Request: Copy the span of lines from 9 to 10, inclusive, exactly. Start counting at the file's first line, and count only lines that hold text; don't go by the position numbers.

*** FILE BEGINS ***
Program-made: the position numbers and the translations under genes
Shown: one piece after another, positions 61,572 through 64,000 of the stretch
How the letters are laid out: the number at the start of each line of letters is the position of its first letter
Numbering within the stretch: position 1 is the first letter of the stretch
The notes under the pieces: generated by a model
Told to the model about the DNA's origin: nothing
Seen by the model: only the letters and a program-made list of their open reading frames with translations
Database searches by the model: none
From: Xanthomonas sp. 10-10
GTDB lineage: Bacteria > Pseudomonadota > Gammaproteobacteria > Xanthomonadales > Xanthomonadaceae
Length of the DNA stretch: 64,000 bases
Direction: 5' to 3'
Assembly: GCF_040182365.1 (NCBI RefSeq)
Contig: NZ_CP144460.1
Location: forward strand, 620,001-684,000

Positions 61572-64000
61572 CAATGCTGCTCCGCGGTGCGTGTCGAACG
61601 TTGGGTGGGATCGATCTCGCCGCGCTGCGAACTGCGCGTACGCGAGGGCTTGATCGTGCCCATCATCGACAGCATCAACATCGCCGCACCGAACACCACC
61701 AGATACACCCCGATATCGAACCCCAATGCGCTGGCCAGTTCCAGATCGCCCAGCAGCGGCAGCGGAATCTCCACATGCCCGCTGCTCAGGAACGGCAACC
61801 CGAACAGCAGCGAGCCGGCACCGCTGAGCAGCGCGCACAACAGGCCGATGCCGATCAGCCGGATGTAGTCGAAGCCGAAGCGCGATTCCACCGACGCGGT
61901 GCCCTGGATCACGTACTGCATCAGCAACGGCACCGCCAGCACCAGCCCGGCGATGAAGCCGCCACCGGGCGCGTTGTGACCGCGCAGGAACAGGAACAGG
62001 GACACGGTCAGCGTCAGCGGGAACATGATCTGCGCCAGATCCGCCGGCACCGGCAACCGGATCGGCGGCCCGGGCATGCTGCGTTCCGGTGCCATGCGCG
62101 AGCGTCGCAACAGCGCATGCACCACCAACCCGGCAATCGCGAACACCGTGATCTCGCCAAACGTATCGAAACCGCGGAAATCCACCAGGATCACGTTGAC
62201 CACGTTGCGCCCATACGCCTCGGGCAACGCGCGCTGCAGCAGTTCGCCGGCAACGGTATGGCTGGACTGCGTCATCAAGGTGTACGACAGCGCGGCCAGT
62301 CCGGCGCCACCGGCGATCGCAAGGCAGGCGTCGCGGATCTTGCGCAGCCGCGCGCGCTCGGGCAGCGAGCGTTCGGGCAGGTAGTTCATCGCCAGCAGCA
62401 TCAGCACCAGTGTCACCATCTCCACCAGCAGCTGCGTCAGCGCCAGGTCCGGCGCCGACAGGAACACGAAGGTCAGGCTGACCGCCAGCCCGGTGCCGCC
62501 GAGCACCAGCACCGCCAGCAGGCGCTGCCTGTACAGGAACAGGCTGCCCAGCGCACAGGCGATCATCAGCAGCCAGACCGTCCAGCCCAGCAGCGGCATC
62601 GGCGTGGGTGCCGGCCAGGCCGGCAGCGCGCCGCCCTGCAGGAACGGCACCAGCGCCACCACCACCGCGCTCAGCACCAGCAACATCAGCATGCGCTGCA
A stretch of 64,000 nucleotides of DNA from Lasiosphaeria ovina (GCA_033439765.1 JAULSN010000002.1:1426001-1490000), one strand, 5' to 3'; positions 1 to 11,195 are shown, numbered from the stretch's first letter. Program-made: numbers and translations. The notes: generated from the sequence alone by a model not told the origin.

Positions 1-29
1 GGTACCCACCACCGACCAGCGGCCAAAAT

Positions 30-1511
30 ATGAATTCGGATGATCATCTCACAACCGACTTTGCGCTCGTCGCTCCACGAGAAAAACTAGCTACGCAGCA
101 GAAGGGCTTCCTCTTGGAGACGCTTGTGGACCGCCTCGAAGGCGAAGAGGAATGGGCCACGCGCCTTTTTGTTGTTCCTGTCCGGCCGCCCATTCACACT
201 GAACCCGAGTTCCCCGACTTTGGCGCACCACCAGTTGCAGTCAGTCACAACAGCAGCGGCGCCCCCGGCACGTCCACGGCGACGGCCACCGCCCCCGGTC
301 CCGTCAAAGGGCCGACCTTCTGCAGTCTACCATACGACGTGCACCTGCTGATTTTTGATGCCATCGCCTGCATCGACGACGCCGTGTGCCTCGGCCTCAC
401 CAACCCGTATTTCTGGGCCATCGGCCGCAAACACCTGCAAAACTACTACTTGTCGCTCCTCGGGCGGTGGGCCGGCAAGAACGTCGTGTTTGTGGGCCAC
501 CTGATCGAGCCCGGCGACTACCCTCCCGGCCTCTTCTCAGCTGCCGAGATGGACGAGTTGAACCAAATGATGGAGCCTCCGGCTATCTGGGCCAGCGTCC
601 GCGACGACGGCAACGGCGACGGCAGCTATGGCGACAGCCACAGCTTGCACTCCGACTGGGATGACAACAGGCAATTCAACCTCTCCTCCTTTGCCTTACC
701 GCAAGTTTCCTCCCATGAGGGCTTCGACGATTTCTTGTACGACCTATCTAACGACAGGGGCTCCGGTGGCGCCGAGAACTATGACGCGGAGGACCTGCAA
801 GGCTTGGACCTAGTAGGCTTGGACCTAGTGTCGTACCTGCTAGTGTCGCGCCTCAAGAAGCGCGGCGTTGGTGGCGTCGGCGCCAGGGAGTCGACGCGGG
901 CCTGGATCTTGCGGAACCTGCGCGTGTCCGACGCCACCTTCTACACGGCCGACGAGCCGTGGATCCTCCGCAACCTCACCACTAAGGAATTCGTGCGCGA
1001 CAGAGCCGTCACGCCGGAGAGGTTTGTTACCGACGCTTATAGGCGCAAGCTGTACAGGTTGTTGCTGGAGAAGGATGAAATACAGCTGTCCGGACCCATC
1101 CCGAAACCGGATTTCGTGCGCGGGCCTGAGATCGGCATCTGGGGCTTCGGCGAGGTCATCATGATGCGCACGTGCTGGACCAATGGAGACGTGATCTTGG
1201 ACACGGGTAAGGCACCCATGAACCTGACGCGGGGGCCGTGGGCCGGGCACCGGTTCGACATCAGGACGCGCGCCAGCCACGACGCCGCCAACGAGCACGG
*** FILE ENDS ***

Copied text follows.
From: Xanthomonas sp. 10-10
GTDB lineage: Bacteria > Pseudomonadota > Gammaproteobacteria > Xanthomonadales > Xanthomonadaceae